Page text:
“Ontario’s students are highly-educated and incredibly talented, but without some work-related experience on their resume, it can be challenging for them to land that first job after school. With support from the Career Ready Fund, students and new graduates will gain the meaningful, real-world experience they need for a successful career start, and employers will have access to talent that can make an immediate impact on their success.”
(source: D. Bartucci, personal communication, April 27, 2018)
Given the Ontario government’s focus on investing in diversifying the economy and improving the employment picture for postsecondary graduates, there is currently an emphasis among colleges and universities on expanding the ways in which experiential education can contribute to preparedness for the world of work. Work-Integrated Learning (WIL) opportunities, which are a form of Experiential Education, are a particular area of focused development. WIL is an umbrella term used to describe a range of educational activities that integrate learning within an academic institution with practical application in an authentic or simulated work setting relevant to each student’s program of study or career goals. WIL takes many forms, with varying degrees of integration and a multitude of characteristics.
The following key principles distinguish WIL initiatives from other experientially focused (EL) learning and co- and extra-curricular activities. According to the Ontario Ministry of Advanced Education and Skills Development, WIL initiatives:
- Occur in a workplace or simulated workplace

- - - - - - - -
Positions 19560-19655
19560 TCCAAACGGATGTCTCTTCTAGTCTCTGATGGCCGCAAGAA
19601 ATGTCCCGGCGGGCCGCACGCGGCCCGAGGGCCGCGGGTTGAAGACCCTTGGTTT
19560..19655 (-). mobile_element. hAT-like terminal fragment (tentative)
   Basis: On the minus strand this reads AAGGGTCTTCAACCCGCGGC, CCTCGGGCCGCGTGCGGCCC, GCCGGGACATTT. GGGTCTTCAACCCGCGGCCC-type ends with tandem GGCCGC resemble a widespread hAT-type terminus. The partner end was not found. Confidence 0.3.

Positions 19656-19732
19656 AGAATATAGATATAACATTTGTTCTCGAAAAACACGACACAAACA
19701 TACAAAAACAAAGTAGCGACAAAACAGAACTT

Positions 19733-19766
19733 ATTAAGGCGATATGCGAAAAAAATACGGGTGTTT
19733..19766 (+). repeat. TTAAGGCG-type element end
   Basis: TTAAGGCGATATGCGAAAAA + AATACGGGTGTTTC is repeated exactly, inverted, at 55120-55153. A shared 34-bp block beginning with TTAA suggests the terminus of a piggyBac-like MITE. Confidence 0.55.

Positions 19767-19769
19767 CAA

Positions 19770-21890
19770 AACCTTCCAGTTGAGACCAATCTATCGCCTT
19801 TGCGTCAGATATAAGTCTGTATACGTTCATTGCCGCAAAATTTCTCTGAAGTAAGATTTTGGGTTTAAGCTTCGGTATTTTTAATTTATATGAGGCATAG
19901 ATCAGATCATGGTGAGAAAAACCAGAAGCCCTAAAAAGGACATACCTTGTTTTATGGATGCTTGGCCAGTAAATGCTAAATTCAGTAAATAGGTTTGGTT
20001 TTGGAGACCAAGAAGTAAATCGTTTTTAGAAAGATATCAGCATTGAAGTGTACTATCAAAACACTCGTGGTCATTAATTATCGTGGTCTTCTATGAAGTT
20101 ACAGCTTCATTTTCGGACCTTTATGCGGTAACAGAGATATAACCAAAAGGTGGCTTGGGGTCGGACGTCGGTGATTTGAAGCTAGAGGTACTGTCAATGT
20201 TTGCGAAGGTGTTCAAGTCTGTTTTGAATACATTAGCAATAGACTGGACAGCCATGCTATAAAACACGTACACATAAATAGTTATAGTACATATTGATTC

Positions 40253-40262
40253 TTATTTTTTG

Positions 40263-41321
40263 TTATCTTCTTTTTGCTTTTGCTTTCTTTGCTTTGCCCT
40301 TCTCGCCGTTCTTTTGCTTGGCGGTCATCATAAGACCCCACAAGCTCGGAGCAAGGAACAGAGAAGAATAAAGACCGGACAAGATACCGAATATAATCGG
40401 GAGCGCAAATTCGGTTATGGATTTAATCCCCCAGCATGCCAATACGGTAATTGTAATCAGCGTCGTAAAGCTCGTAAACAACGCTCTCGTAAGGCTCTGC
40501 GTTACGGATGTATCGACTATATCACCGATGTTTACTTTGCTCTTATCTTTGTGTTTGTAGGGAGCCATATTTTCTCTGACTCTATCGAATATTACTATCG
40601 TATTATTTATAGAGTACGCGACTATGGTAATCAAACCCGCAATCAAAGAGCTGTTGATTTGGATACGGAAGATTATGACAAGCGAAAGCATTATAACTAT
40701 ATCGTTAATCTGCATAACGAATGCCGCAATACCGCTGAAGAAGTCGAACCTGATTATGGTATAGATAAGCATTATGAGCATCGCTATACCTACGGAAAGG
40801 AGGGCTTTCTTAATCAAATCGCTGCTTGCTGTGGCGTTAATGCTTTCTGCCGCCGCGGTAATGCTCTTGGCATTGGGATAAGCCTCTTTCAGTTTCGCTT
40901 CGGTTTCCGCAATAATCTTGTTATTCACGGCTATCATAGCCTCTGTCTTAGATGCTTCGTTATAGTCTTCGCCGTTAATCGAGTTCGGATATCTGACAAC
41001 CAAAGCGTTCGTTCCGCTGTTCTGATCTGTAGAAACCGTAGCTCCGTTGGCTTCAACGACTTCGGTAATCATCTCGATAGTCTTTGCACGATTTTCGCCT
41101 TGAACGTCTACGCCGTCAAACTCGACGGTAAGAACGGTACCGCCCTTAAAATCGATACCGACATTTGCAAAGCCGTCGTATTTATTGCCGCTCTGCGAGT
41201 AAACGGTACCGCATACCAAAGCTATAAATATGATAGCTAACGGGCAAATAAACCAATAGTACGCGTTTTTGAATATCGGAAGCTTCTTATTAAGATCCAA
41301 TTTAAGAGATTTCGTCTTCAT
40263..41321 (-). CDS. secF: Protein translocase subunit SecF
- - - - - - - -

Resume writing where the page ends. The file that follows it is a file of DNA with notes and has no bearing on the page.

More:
- Expose students to authentic workplace demands
- Enable students to apply program subject matter knowledge and essential employability skills
- Include structured, purposeful activities and reflection
- Are evaluated and counted towards course credit or credential completion (OR evaluated and formally recognized by the institution as meeting the four criteria above. For example, engaging in an applied research project within a multidisciplinary team of students)
While experiential learning (EL) is any learning that supports students in applying their knowledge and conceptual understanding to practical problems or situations, work-integrated learning (WIL) is considered to be a subset of experiential learning that meets two conditions: (1) involves an industry partner AND (2) takes place in an authentic or simulated work setting. Although diverse in its forms, WIL as a pedagogy, provides structured opportunities in curriculum “…whereby students come to learn from experiences in educational and practice settings and integrate the contributions of those experiences in developing the understandings, procedures and dispositions required for effective professional practice, including criticality.” (Billett, S. (2015). Integrating practice-based experiences into higher education. Dordrecht: Springer Netherlands.)
Reviewing a selection of definitions for the common forms of Experiential Education, including Work-Integrated Learning Opportunities, may prove helpful in distinguishing the forms of EE. When reviewing these definitions, try to anticipate how these forms of EE might differ from one another and how they might be customized to fit particular aims within a college or university.